In 2016, the Oklahoma State Department of Education and State Superintendent of Public Instruction Joy Hofmeister created the Student Advisory Council, which brings together high school juniors and seniors from across the state to discuss concerns, brainstorm solutions and affect state-level initiatives in Oklahoma’s public education system.
Due to the pandemic, the 2021 council met virtually, and one of the primary topics of discussion was improving mental health resources.
Kadyn Casteel, a senior, drum major and concert clarinetist for Stillwater High School, says as students and teachers are trying to acclimate to the “new normal,” more and more students are being candid about their struggles with mental health. She reports that students and staff are more empathetic to one another’s struggles. She’s hopeful that a statewide program offering grants to Oklahoma school districts to hire counselors and school-based mental health professionals will become permanent.
Oklahoma School Counselor Corps was created by the OSDE in 2021 using $35.7 million in federal relief funding and awarding grants to 181 school districts. Oklahoma’s current student-to-school counselor ratio is 411:1, but the American School Counselor Association recommends a ratio of 250:1, according to the OSDE.
“Greater access to mental health professionals will benefit everyone, yet the funding is only guaranteed through the spring of 2024,” said Casteel. “For the OSCC to make genuine progress, it is essential that these professionals remain in the schools far longer. I am hopeful that [Supt.] Joy Hofmeister and the OSDE recognize this and commit to funding this program permanently. I look forward to seeing the further development of that relationship in all Oklahoma schools, for the 2022 school year and beyond.”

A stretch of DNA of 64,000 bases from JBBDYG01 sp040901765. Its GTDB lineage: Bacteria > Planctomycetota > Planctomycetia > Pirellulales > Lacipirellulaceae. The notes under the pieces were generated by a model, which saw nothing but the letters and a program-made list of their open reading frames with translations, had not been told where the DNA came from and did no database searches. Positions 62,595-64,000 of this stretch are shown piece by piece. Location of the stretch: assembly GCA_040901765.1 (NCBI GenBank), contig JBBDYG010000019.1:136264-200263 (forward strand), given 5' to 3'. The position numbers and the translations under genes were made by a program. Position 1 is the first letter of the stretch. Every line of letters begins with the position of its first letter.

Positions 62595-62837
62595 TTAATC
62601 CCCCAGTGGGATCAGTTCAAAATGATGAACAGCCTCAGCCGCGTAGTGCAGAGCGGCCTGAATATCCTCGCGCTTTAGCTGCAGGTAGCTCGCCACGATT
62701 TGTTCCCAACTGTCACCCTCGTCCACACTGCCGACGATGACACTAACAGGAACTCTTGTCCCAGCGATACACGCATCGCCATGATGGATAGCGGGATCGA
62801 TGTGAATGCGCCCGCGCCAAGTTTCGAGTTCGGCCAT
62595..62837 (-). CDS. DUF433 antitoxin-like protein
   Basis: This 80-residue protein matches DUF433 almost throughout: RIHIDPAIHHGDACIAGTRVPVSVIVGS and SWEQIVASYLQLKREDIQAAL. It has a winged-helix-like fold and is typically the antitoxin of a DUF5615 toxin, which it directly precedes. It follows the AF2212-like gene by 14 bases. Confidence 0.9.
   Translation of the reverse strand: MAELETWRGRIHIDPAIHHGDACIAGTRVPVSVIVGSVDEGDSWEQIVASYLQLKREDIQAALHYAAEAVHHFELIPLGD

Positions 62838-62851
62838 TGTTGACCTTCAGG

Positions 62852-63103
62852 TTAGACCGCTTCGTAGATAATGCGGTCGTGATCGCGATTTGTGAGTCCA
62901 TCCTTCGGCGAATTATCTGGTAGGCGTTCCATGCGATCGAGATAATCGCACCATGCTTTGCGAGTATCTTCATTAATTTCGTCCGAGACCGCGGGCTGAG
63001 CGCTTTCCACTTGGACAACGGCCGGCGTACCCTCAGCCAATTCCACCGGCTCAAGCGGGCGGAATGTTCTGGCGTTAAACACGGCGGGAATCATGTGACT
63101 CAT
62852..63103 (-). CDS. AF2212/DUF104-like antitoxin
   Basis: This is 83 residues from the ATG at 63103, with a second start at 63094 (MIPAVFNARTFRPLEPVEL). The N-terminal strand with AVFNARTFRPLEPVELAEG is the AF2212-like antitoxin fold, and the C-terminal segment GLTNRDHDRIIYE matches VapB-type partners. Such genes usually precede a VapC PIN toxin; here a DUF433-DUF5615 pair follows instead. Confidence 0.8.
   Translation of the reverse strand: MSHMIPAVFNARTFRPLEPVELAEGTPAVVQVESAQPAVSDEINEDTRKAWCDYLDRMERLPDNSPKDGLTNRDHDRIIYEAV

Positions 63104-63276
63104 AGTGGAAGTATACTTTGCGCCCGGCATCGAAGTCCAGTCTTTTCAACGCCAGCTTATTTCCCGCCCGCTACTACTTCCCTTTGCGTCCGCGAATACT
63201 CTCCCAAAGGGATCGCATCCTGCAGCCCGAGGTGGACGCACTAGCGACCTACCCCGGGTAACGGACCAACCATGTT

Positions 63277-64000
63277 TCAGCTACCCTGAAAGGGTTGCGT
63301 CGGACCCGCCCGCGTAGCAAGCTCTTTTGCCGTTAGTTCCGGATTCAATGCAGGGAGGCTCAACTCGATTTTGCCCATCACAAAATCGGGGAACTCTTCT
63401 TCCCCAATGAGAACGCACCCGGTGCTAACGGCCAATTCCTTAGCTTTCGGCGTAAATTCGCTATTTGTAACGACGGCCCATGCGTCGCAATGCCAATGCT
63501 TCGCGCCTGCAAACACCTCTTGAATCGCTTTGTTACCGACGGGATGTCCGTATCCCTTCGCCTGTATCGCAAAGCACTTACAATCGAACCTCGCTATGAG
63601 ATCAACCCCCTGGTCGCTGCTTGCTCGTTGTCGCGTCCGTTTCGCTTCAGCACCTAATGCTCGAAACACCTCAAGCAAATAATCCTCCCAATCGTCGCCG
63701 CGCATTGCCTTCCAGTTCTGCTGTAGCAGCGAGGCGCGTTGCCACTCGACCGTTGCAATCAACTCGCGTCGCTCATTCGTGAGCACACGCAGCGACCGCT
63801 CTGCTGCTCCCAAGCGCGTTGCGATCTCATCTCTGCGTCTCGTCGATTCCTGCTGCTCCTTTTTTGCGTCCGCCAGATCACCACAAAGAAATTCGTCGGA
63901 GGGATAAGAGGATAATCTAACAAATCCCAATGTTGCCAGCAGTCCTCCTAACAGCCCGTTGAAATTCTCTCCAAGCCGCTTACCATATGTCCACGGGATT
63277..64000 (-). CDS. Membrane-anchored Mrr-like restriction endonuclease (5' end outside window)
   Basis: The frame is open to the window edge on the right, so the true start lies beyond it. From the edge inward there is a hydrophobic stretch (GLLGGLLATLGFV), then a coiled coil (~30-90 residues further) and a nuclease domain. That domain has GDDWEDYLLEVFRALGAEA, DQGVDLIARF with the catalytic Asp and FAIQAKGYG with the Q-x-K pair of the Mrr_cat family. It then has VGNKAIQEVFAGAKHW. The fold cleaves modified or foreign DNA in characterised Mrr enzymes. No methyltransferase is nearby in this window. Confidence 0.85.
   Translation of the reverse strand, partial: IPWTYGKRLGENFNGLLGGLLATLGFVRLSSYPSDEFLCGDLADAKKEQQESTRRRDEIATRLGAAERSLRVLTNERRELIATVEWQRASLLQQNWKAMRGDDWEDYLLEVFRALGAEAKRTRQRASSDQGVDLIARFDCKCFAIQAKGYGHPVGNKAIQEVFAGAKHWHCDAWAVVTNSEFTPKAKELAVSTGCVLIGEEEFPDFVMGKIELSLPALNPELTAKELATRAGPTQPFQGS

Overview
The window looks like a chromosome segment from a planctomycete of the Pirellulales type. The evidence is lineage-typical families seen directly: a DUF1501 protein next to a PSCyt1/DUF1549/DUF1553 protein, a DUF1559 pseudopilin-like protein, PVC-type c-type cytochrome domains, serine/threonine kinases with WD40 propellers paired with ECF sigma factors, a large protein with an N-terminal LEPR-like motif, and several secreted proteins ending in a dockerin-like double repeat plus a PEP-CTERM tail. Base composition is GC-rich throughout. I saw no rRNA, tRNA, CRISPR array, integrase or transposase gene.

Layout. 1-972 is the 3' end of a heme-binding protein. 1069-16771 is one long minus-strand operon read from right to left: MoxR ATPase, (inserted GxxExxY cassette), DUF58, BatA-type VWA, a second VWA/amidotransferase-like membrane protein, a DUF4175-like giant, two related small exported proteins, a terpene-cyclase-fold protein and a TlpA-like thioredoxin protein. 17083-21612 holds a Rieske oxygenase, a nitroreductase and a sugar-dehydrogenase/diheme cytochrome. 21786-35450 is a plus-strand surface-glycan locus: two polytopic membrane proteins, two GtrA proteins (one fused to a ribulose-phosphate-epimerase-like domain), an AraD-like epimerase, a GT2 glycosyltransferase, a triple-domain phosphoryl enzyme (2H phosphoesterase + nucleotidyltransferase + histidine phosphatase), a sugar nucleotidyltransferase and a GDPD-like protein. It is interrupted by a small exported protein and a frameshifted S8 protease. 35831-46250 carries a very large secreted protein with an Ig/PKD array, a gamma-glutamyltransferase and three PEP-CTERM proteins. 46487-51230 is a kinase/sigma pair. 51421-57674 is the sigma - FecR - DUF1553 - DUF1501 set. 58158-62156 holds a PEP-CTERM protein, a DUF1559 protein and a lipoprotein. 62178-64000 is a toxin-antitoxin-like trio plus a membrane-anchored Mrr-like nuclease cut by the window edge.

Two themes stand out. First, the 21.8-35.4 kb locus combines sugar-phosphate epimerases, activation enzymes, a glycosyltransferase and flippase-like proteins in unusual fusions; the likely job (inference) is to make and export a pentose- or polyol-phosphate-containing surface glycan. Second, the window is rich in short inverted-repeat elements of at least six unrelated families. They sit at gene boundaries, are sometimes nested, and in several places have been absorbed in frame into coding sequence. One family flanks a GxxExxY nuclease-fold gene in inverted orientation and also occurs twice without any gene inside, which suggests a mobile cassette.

Elizabeth Crawford, vice president of student council and choir and theater member at Latta High School, says the lack of education surrounding mental health needs to be addressed, along with providing students the tools they need to maintain their mental health. She’s advocated in her school for peer support.
“Especially now, coming out of a time of isolation and uncertainty, students need the tools to help them understand themselves and to help them navigate this lingering sense of ambiguity,” said Crawford. “I believe the best solution is to provide students with the necessary information to become autonomous in maintaining their mental health. Only when we are able to support each other will we succeed in improving the state of our mental health, or, at the very least, be able to start an open and honest conversation about mental health among students and faculty.”
Listen to a MetroFamily podcast with additional Student Advisory Council members on creative solutions to address mental health, education equity and resources and funding for public schools and teachers at metrofamilymagazine.com/